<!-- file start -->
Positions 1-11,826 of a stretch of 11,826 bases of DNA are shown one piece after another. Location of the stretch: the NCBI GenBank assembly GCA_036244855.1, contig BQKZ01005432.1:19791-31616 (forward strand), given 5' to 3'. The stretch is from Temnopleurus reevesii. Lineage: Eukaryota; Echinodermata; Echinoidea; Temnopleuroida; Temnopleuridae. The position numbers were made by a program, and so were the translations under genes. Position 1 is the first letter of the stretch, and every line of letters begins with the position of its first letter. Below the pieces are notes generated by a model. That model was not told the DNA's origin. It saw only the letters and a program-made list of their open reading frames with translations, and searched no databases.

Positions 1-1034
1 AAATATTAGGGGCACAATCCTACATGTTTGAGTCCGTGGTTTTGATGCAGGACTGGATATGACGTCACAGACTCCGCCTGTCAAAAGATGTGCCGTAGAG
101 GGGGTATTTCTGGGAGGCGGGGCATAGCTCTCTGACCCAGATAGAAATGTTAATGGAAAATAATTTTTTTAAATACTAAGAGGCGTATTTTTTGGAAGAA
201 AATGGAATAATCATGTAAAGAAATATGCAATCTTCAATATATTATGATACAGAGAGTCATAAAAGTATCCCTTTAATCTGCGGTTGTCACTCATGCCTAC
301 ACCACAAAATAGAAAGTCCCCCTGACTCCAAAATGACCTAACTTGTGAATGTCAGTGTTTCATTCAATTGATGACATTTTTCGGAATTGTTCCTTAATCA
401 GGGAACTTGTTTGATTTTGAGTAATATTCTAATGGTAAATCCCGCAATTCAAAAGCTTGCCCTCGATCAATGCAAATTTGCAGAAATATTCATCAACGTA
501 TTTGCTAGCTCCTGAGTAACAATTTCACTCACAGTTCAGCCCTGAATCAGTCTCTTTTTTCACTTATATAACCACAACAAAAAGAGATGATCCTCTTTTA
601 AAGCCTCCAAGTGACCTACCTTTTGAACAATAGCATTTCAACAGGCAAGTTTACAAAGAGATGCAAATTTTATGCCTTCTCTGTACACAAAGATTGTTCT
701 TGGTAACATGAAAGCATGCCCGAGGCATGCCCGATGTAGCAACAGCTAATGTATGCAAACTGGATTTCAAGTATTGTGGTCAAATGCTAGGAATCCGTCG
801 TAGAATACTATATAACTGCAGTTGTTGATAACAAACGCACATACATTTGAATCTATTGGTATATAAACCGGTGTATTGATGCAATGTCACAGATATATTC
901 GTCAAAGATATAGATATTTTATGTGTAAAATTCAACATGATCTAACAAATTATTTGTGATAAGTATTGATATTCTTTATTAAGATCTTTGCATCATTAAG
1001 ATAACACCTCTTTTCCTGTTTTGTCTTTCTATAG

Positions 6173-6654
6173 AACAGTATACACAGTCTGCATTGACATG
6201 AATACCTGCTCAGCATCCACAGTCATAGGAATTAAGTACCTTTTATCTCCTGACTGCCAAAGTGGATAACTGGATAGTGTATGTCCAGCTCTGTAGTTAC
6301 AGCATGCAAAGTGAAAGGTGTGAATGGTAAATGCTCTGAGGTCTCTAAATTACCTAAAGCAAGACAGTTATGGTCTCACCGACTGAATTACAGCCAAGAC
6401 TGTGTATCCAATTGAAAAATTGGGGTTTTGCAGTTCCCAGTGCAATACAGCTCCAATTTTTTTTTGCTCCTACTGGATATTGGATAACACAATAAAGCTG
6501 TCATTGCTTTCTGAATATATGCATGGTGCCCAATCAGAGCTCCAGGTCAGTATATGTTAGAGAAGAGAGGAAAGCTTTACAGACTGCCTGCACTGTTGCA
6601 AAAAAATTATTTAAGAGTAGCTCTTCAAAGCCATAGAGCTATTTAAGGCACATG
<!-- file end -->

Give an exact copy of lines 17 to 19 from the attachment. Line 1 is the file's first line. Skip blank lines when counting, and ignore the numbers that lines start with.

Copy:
6301 AGCATGCAAAGTGAAAGGTGTGAATGGTAAATGCTCTGAGGTCTCTAAATTACCTAAAGCAAGACAGTTATGGTCTCACCGACTGAATTACAGCCAAGAC
6401 TGTGTATCCAATTGAAAAATTGGGGTTTTGCAGTTCCCAGTGCAATACAGCTCCAATTTTTTTTTGCTCCTACTGGATATTGGATAACACAATAAAGCTG
6501 TCATTGCTTTCTGAATATATGCATGGTGCCCAATCAGAGCTCCAGGTCAGTATATGTTAGAGAAGAGAGGAAAGCTTTACAGACTGCCTGCACTGTTGCA